Needle to Needle
The online knitting community is a conduit of inspiration flowing from needle to needle.
House socks finished
Pattern: Cable Twist Socks from Hello Yarn
Yarn: Cleckheaton Country Prints, DK weight
Needles: Size 3 KnitPicks circulars (knitted magic loop style)
This is the heaviest yarn I have ever used on socks and they really went fast. The pattern and variegated yarn did not work together like I hoped but I still like them. I would knit this pattern again. They are a little heavy for most shoes but make great house socks. After I took the pictures today I put them on and have not taken them off yet. I like my woolies.
I tried to take pictures of the socks in action but my caretaker was persistent in her efforts to be part of the photo shoot, as maybe you can tell by this photo.
Felted mittens finished
Pattern: I did some research on construction using the library and internet, and then I made a pattern based on what I learned. Felted Knits was a good source of information on how to knit cuffs from the felted hand portion. I later learned from TECHkntting that there is an easier way to approach this. I made the cuffs long enough so that they could be worn long up the sleeve or folded down. Twisted Knitster asked how I came up with the flower design. After pondering the design for a few days, I did it free hand taking cues from what felt peaceful and pleasing, not forced.
Yarn: Lambs Pride for the hand, Mountain Colors for the cuff, and tapestry wool for the embellishment.
This came close to what I saw in my imagination and I am happy with them. They fit me perfectly. It is like having a piece of the creative part of me come out where I can see and touch it. It was a grand adventure.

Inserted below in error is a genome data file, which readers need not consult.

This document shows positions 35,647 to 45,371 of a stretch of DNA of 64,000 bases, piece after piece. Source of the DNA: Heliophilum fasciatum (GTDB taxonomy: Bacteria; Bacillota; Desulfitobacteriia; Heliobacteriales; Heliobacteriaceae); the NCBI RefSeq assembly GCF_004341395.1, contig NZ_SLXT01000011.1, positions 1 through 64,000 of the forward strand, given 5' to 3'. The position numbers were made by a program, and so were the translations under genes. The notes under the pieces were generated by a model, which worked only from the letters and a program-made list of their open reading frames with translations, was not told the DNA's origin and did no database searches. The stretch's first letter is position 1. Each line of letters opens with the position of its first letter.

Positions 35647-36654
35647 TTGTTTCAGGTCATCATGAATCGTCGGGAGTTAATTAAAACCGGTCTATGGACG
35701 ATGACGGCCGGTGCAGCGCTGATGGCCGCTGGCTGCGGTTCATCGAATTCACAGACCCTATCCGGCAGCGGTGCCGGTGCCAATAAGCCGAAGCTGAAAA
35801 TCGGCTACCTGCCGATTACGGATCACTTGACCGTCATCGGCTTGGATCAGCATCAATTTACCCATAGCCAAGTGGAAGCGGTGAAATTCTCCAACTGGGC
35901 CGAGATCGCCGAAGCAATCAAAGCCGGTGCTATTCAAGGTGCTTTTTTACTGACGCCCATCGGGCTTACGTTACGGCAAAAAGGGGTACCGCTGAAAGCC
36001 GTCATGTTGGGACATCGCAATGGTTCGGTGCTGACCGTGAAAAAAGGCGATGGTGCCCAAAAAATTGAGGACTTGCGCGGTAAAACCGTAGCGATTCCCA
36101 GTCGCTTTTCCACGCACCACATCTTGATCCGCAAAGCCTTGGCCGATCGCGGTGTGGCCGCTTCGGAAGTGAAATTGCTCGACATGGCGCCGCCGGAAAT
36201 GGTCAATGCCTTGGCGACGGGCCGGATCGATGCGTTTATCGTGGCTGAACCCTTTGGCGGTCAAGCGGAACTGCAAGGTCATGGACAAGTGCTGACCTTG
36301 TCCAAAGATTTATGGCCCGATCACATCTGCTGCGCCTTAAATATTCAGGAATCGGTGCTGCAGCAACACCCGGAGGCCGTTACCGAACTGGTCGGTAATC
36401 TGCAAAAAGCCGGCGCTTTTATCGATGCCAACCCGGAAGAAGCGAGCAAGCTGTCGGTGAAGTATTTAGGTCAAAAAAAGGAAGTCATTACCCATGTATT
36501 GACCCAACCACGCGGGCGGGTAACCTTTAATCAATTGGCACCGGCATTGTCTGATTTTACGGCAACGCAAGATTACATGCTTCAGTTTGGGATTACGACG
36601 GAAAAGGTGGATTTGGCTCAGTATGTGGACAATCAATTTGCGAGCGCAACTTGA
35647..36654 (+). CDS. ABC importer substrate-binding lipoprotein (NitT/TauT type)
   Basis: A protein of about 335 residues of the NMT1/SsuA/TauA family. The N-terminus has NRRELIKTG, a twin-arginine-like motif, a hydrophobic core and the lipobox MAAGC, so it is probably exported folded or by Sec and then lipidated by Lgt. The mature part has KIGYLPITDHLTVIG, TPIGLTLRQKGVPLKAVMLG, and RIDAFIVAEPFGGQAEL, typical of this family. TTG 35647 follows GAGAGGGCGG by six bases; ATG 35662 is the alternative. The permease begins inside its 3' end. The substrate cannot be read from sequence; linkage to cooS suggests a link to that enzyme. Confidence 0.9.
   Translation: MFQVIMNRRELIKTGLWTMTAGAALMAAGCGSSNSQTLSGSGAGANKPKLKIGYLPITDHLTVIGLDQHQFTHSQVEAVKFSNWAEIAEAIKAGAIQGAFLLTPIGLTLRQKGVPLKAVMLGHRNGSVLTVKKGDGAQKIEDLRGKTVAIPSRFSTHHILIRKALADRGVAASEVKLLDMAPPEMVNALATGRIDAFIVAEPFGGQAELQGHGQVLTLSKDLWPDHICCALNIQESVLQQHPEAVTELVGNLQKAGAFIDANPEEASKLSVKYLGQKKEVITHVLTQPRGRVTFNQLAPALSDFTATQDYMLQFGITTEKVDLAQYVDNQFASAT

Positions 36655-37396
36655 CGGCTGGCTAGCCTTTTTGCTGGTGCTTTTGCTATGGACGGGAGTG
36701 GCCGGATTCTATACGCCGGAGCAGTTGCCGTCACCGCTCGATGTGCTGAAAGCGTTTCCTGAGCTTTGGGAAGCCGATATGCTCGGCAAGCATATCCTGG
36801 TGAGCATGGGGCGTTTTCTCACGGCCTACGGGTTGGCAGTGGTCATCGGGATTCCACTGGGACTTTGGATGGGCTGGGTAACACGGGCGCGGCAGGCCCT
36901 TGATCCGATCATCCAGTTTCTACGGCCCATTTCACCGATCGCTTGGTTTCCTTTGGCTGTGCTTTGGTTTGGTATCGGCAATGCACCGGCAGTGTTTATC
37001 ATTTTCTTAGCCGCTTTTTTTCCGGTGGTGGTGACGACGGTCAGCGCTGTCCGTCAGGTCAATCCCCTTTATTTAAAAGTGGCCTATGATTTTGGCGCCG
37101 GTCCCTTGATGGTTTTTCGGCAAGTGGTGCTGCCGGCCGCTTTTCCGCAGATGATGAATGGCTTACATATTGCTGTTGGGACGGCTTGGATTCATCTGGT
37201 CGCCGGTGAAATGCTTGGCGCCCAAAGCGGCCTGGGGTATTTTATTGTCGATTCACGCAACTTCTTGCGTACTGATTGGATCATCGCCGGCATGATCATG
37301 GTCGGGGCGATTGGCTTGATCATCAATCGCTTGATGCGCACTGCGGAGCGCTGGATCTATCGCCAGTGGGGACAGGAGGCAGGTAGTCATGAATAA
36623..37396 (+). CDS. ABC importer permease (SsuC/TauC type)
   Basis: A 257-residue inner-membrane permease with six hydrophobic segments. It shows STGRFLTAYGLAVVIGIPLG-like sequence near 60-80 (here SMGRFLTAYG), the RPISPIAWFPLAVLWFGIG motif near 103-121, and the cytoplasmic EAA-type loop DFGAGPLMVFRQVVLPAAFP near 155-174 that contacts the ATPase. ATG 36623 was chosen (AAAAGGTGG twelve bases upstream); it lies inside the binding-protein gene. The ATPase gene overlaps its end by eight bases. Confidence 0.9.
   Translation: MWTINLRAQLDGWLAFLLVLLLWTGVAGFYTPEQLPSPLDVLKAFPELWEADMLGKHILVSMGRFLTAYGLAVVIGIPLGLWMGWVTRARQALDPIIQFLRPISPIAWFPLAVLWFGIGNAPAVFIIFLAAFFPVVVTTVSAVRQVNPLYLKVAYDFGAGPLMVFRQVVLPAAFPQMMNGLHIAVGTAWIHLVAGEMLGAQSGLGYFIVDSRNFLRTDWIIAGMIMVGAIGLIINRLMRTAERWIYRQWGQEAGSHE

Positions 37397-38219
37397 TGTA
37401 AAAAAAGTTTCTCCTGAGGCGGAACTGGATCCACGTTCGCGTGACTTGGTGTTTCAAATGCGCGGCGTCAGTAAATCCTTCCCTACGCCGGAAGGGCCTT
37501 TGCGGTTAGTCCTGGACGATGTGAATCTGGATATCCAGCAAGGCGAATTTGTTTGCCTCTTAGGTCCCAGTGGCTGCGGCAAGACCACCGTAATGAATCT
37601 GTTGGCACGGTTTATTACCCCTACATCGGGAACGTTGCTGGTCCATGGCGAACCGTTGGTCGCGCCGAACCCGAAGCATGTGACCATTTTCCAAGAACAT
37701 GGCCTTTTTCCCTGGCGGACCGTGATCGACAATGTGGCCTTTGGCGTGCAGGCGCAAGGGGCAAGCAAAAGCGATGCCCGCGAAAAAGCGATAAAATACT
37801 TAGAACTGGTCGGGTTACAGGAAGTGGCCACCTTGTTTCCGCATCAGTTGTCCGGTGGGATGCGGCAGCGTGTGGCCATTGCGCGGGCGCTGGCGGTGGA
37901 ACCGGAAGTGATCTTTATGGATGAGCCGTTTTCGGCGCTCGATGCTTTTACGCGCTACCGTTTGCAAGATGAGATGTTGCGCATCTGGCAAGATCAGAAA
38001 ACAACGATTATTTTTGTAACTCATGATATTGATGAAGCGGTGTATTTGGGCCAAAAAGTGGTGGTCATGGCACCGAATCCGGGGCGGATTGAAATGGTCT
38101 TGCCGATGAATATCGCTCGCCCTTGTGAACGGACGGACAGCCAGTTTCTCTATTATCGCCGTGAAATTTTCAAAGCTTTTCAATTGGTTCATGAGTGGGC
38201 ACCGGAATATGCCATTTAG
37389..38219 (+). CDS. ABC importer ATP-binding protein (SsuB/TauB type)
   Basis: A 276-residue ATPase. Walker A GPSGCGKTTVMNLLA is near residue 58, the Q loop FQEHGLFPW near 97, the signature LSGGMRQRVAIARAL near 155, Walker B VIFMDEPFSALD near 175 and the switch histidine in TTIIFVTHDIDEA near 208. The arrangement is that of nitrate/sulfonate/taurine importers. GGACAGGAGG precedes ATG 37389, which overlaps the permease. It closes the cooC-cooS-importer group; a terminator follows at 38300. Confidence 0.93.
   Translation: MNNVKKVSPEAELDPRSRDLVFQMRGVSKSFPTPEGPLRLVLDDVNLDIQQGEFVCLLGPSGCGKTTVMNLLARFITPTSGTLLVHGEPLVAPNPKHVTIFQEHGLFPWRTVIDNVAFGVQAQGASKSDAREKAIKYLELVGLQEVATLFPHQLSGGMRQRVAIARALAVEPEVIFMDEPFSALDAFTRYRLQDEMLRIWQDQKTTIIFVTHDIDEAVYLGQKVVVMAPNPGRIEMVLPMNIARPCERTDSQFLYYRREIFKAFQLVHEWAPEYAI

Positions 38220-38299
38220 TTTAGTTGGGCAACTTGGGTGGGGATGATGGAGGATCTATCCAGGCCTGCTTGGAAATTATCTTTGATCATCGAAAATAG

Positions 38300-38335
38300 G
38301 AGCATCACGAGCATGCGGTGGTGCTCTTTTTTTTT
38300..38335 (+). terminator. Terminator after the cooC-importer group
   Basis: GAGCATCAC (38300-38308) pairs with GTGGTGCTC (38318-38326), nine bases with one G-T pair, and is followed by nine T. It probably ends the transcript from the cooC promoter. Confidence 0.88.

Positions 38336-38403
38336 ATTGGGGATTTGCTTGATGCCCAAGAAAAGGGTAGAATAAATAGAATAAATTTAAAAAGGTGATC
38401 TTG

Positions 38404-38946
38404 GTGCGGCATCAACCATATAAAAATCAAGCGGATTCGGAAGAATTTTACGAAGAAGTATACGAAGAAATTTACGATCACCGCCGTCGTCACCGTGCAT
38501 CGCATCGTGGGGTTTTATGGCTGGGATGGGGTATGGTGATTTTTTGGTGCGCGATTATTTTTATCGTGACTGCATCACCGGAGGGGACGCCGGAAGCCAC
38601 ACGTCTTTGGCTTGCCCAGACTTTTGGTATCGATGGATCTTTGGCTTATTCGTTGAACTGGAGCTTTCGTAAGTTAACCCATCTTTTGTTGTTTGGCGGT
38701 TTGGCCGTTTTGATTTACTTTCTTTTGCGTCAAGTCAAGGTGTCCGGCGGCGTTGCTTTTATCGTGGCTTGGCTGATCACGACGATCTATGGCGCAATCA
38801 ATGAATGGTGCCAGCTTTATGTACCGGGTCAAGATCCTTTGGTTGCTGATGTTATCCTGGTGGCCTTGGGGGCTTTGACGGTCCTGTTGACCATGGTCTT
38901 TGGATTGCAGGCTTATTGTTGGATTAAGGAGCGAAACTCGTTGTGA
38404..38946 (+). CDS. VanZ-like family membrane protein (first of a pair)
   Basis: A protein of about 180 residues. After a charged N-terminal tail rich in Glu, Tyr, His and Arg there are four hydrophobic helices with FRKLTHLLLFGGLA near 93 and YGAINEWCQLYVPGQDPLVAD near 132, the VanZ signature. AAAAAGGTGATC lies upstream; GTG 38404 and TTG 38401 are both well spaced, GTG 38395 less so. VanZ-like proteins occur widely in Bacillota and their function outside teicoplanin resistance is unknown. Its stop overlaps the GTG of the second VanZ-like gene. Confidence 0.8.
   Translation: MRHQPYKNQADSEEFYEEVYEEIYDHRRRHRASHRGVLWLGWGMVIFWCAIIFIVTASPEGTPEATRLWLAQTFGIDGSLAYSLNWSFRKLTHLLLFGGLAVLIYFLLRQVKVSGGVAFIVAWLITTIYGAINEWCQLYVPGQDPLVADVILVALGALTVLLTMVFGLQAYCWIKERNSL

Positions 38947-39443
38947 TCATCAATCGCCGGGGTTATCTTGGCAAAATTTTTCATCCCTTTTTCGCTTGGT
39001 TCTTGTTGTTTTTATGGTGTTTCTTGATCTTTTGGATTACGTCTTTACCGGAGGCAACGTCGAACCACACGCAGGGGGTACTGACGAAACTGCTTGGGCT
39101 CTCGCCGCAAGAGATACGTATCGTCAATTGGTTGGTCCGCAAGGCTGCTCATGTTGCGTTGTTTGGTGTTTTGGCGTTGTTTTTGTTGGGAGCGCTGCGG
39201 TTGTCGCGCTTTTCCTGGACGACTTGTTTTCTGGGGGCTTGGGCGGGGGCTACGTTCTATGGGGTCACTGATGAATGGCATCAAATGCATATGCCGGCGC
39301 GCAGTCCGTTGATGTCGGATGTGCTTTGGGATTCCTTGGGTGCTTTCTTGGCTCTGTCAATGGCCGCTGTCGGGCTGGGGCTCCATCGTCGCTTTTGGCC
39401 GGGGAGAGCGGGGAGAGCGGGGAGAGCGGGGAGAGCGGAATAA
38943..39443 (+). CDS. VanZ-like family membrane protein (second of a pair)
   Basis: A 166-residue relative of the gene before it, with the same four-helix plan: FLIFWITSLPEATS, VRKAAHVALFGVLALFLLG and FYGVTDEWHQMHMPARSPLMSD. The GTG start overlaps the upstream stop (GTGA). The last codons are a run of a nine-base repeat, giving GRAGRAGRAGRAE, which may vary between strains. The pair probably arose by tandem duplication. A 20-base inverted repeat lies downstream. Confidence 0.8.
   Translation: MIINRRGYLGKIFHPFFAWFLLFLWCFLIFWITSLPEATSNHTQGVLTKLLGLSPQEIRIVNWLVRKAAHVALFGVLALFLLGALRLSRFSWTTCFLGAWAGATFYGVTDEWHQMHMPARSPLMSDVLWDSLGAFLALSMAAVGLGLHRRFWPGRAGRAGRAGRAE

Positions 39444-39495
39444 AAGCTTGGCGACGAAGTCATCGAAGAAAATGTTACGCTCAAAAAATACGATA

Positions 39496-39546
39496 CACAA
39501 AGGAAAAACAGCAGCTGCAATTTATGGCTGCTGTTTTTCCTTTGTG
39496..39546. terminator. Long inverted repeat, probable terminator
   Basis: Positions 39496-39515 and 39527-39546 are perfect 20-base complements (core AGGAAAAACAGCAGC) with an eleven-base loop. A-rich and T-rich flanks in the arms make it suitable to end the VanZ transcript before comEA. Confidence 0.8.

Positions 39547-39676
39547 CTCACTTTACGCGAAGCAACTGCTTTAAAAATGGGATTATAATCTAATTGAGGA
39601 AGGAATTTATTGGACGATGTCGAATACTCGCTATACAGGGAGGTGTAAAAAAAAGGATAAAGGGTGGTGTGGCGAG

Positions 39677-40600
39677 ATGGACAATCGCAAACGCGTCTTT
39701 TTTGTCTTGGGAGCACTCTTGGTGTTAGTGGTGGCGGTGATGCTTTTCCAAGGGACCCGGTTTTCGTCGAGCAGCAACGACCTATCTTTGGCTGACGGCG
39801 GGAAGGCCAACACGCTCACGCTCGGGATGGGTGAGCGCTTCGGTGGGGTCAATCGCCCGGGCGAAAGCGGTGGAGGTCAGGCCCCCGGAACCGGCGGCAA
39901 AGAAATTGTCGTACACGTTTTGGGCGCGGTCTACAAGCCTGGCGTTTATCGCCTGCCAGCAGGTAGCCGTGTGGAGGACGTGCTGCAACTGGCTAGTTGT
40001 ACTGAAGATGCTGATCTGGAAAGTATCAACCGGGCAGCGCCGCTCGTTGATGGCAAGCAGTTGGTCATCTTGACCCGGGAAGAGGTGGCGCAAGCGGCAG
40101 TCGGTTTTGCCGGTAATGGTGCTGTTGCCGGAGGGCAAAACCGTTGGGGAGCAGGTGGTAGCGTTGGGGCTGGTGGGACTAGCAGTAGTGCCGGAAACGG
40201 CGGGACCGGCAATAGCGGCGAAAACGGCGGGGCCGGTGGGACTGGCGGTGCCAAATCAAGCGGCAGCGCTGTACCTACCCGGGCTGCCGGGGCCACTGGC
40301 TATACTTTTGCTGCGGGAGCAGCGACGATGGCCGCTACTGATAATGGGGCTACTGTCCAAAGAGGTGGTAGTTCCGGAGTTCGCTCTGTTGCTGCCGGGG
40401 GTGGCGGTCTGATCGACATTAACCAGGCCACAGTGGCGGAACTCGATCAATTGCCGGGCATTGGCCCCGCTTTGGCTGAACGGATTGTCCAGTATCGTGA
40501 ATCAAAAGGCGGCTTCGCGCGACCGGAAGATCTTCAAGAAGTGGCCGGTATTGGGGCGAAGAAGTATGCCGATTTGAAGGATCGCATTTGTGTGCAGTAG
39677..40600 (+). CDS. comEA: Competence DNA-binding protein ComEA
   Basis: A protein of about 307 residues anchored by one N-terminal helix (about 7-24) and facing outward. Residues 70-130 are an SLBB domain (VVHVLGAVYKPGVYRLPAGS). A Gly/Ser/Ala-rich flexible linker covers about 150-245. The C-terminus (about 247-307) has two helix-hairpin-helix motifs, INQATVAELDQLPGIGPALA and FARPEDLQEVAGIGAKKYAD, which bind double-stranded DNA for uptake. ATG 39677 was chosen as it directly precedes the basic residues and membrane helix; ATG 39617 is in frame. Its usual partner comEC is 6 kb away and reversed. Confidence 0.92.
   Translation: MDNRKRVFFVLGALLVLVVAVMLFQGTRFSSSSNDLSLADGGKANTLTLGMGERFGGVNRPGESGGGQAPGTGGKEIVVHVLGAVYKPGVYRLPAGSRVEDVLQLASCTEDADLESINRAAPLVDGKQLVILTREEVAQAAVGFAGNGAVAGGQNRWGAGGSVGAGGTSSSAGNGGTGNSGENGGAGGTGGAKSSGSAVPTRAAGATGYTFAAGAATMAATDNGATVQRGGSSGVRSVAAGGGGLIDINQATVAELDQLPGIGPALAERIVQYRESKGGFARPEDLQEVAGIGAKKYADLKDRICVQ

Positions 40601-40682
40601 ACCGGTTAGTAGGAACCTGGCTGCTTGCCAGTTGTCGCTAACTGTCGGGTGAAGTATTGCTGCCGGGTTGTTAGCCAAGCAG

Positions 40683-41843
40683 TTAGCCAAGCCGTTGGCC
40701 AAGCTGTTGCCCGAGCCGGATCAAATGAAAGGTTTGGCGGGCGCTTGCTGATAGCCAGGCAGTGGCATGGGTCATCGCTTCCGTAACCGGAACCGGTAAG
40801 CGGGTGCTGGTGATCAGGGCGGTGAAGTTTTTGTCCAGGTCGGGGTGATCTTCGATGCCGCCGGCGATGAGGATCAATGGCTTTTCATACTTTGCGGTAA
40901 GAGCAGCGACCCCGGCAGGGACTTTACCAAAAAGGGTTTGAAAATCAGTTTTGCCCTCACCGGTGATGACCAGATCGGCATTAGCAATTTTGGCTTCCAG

Procedure Note: PARQ discussion was held. Risks and benefits were explained. The sock and knitter elected to proceed. The sock was placed in the right lateral decubitus position. The area was prepped and draped sterilely. The wound was anesthetized with 2 cc of lidocaine without epinephrine - well, actually I skipped this step. When full anesthesia was acheived the necrotic tissue was dissected from the wound.
The wound was then inspected under a bloodless field and no internal damage or foreign body was noted. The area appeared to be ready for grafting. Sutures were made using leftover sock yarn and stockinet stitch.
A new toe was knitted.
The sock tolerated the procedure well. The sock may resume activity as tolerated. Follow up with the Knit doctor as needed.
Dictated: by me
Transcribed: by me
Cat Candy Friday
I saw this post on The Knitting Philistine's blog and it made me smile. I thought about how there are many knitters who enjoy the company of a feline (or other furry, feathery, or scaly creatures). I like the idea of having Cat Candy Friday, and so today I am launching Cat Candy Fridays by introducing Pansy.
This is Pansy hugging my yarn.
Pansy was given to me by someone I worked with. Pansy's mother was an expensive show-quality kitty who eloped with the tomcat next door. I was not really interested in getting a kitten, but this little gray kitten sat at my feet and looked up at me for the longest time and won my heart. Because she had such a thoughtful face, I named her after the flower whose name comes from the French word pensée meaning "thought". She has been a member of my family for about 8 years.